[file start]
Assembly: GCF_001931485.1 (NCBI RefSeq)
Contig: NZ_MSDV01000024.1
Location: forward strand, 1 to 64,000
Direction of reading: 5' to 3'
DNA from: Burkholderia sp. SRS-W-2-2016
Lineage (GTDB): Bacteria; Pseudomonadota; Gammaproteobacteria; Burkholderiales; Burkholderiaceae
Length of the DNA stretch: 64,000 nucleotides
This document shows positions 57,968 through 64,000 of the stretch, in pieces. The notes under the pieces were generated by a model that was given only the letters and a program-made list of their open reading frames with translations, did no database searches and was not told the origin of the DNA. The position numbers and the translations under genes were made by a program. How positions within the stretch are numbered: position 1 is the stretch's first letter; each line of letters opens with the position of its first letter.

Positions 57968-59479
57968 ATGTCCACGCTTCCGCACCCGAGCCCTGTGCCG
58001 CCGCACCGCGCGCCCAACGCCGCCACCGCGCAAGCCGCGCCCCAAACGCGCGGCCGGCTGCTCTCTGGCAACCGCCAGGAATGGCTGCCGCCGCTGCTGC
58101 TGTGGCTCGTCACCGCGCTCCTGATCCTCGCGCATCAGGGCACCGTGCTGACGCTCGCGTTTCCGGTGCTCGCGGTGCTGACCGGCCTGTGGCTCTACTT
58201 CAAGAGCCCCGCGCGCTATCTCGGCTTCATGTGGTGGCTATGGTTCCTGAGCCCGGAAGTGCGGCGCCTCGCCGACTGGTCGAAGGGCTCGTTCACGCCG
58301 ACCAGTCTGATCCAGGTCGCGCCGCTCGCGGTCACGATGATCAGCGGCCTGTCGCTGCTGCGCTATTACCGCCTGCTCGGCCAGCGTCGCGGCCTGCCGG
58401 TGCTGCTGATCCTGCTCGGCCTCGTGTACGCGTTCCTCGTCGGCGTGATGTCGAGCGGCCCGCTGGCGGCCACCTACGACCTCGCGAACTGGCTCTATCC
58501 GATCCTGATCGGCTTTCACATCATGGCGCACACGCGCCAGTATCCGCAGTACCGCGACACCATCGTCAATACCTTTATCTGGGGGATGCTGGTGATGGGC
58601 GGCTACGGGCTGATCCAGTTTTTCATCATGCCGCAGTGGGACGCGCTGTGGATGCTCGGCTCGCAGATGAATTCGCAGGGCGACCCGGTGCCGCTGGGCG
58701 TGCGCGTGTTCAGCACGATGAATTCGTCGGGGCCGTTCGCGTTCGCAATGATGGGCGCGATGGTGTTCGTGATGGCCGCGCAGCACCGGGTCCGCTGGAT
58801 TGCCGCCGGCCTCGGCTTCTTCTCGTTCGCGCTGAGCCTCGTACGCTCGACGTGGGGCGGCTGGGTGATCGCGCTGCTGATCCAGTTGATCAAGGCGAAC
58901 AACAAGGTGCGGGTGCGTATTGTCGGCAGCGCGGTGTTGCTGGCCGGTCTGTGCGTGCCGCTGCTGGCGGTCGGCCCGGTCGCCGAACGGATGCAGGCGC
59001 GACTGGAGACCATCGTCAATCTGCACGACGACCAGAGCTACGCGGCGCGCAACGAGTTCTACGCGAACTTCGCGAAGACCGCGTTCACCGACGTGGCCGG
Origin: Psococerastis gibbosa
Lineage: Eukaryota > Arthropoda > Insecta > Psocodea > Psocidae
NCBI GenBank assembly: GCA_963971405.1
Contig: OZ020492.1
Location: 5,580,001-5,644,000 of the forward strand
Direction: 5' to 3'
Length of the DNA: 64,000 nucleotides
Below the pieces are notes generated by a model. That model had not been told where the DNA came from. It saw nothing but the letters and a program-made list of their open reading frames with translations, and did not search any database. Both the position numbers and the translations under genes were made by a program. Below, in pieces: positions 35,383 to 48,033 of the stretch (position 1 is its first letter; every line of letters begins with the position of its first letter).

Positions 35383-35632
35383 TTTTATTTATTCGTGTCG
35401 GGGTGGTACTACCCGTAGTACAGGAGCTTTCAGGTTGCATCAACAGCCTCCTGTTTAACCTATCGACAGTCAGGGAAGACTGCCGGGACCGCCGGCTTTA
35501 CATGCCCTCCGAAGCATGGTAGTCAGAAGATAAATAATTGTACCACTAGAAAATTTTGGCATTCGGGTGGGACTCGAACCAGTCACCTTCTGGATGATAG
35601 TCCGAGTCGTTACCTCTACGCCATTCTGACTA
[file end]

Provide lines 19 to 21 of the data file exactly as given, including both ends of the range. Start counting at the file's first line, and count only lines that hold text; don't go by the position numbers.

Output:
58801 TGCCGCCGGCCTCGGCTTCTTCTCGTTCGCGCTGAGCCTCGTACGCTCGACGTGGGGCGGCTGGGTGATCGCGCTGCTGATCCAGTTGATCAAGGCGAAC
58901 AACAAGGTGCGGGTGCGTATTGTCGGCAGCGCGGTGTTGCTGGCCGGTCTGTGCGTGCCGCTGCTGGCGGTCGGCCCGGTCGCCGAACGGATGCAGGCGC
59001 GACTGGAGACCATCGTCAATCTGCACGACGACCAGAGCTACGCGGCGCGCAACGAGTTCTACGCGAACTTCGCGAAGACCGCGTTCACCGACGTGGCCGG